Formed out of progressive-rock pioneers The Nice and King Crimson, this band had no problem finding an audience, especially in their own country. At this point, the sound comes out of those innovative groups, but unfortunately, this also reeks of what would come, with Lake’s contributions stinking of pomp. The same can be said of Emerson and his keyboard wizardry. Still, it’s a worthwhile listen for fans.
Apparently the seven-part side-long title track is the story of a battle between the mythical creature Manticore and a tank/armadillo named Tarkus, but side two gets even more absurd when it becomes an excuse for Lake to deliver a heavy-handed sermon. His lyrics and vocals ruin some of the cuts, but at least this set doesn’t include a Lake-penned ballad, and “Tarkus” has some of this group’s best moments, especially when they hint back to King Crimson and get the thing rolling along like a rock-and-roll song on cuts such as “Manticore.”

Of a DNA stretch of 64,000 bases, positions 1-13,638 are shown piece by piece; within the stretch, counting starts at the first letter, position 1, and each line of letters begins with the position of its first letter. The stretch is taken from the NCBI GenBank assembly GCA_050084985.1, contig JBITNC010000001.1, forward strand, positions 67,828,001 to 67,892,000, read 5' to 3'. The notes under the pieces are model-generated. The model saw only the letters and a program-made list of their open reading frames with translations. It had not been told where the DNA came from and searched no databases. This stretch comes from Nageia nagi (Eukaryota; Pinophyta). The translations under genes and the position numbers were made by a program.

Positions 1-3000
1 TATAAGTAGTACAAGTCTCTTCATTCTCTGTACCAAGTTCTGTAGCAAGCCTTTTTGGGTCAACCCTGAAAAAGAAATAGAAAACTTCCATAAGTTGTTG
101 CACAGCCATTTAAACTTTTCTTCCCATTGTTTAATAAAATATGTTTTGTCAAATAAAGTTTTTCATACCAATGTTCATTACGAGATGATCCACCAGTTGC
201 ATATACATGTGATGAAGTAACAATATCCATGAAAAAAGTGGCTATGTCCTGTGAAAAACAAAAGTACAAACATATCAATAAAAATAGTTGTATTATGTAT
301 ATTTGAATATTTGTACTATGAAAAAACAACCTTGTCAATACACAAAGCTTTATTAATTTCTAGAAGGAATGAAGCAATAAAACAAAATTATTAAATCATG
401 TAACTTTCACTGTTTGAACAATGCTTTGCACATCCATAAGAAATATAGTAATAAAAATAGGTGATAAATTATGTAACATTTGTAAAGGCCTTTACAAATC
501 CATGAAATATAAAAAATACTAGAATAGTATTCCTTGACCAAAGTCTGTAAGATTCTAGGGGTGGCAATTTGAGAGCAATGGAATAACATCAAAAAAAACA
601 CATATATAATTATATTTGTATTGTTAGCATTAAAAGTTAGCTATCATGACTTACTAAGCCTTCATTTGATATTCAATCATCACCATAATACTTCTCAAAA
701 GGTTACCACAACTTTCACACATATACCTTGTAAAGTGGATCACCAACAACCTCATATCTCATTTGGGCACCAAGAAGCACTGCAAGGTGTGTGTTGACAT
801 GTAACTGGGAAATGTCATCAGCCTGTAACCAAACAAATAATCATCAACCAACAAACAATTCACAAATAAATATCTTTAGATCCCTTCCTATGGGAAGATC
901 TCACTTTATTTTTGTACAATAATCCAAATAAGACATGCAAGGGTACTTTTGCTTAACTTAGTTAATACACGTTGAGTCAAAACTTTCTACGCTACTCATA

While this is another varied set from this outfit, it’s clearly their best.
While this patchy set was a considerable improvement over the third album (Pictures at an Exhibition), that’s not really saying much. ELP: another reason punk had to happen.